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Chuck Yeager’s Fighter Combat [NES – Cancelled]

As we can read on Wikipedia, Charles Elwood “Chuck” Yeager (born 1923) is a noted test pilot. He is widely considered to be the first pilot to travel faster than sound and his career began in World War II as a private in the United States Army Air Forces. In 1991 Electronic Arts published Chuck Yeager’s Air Combat for PC, an aircraft simulation in which Chuck Yeager was a technical consultant in the game and his digitized voice is featured in the game, giving encouragement and praises before and after missions.

A NES game featuring Chuck Yeager, titled “Chuck Yeager’s Fighter Combat” was also in the works for the Nintendo Entertainment System, but it was never released for unknown reasons. In May 2010, mrmark0673 and BeaglePuss were able to buy a prototype of Chuck Yeager’s Fighter Combat NES from an eBay auction and shared many screenshots of the game. Chuck Yeager’s Fighter Combat will

As BeaglePuss and mrmark0673 wrote in the Nintendo AGE Forum:

This game is fantastic!. It’s extremely involved for an NES game. There are two selectable training options and two gameplay options including a two player game where Player one flies the jet and Player two is in charge of artillery. There are four weapons (including remote missiles that the player take control of to seek out long range targets), tons of baddies (Planes, helicopters, tanks, etc), awesome pseudo 3-D effects (Think 8-bit Star Fox), well developed story line, tons of in-game options (multiple camera angles), and some of the most ridiculous digitized voice overs of all time. Not only is the voice fantastic, but Yeager’s disembodied head appears on screen every time another one liner is shared.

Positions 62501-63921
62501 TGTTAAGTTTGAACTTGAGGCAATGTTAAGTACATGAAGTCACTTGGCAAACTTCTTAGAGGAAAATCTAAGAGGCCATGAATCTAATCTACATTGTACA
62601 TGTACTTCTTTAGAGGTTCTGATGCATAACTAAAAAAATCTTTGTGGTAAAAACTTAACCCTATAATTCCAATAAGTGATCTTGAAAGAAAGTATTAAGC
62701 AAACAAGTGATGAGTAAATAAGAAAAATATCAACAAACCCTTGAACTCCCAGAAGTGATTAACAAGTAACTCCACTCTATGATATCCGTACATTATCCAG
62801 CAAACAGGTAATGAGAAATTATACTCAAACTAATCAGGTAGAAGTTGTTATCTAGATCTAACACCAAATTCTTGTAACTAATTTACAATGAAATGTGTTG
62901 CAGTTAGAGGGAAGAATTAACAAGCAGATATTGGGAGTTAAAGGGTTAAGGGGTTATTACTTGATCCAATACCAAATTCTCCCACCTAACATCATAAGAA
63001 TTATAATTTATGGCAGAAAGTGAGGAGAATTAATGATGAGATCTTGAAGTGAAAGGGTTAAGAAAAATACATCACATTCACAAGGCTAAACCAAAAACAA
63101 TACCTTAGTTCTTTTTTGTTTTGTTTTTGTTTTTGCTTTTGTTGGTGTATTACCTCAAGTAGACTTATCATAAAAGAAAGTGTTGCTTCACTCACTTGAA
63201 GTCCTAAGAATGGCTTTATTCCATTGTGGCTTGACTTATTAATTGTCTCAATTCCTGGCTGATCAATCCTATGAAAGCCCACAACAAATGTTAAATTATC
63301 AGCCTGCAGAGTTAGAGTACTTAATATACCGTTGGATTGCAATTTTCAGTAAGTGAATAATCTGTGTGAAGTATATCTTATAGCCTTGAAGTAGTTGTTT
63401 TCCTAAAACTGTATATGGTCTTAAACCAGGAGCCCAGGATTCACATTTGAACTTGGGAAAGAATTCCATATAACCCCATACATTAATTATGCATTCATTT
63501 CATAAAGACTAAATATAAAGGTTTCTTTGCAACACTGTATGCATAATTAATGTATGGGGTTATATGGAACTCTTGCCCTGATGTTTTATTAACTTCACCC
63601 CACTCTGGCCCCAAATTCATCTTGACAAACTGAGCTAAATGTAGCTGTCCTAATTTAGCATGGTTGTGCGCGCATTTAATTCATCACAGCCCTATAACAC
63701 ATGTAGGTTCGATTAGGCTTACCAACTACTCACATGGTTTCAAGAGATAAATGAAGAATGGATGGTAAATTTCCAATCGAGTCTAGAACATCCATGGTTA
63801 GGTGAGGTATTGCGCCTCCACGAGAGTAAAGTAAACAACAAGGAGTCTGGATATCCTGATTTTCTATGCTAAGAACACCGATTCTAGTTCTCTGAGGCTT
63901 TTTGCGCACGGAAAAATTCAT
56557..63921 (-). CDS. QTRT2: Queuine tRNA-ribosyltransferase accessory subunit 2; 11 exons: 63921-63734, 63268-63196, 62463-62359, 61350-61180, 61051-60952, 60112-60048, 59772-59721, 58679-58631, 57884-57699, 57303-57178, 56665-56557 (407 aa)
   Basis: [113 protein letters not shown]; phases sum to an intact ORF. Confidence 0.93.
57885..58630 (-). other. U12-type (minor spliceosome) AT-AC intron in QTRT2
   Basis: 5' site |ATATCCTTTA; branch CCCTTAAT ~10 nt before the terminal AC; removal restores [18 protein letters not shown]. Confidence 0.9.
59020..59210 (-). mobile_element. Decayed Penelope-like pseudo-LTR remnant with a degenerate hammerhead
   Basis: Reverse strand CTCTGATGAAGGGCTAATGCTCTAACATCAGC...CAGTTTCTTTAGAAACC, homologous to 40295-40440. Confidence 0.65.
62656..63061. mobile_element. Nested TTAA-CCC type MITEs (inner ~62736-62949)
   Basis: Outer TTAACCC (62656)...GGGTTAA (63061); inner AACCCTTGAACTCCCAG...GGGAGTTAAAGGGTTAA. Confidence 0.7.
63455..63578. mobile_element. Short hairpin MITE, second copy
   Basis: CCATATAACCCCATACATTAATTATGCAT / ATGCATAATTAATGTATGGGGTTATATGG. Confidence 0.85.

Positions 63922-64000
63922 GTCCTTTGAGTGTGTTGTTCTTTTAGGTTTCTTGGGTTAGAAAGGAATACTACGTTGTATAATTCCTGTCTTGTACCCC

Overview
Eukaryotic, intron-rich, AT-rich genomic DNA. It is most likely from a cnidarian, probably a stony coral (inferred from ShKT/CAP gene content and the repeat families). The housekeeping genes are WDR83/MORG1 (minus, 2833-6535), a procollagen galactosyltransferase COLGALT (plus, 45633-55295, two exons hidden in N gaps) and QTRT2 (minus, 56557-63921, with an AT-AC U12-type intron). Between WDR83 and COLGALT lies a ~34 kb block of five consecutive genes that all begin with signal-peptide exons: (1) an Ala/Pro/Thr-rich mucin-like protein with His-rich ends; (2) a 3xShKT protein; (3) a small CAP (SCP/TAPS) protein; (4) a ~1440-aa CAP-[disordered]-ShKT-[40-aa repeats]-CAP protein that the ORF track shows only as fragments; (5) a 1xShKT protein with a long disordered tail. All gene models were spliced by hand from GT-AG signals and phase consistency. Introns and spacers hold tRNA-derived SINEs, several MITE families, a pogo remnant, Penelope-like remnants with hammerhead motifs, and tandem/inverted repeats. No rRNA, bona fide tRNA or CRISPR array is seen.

The two things that continue to stand out for me are:

– The digital voices. Every five seconds, Chuck says something bizarre like “Engage!” or “Out of Missiles” and my favorite “You call yourself a pilot?!”

– The “polygon” graphics that I never thought I’d see on the NES. For the hardware, I can’t believe they can pull it off. Sure, it’s primitive next to something like Starfox, but not bad at all for the NES.

The game will be released (Cart and box) for less than $60 shipped. If that doesn’t interest you as a collector, you could always wait until the initial sale is over and play the rom for free. As always, huge props to mrmark0673 and BeaglePuss!

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Devilman [NES – Beta / Unused]

As we can read on Wikipedia, a video game based on the popular Devilman manga / anime series was developed by ISCO and published by Namco in 1989 for the NES / Famicom. The game is an action RPG where players take control of Akira Fudo and the objective is to follow clues that will lead the heroes through a ruined city, into underground caves, around a hidden military base and finally into a confrontation with Zenon.

John Doom discovered that in the game’s code are some hidden images, taken directly from the comics, which were not used in the final version. It’s possible that these scenes were meant to be used during the fights against the various demons (Silen, Agwell, Ghelmer, etc.). Another shot shows a dying Miki (as in the comics).

Thanks to John Doom for the contribution and to Jason for the english corrections!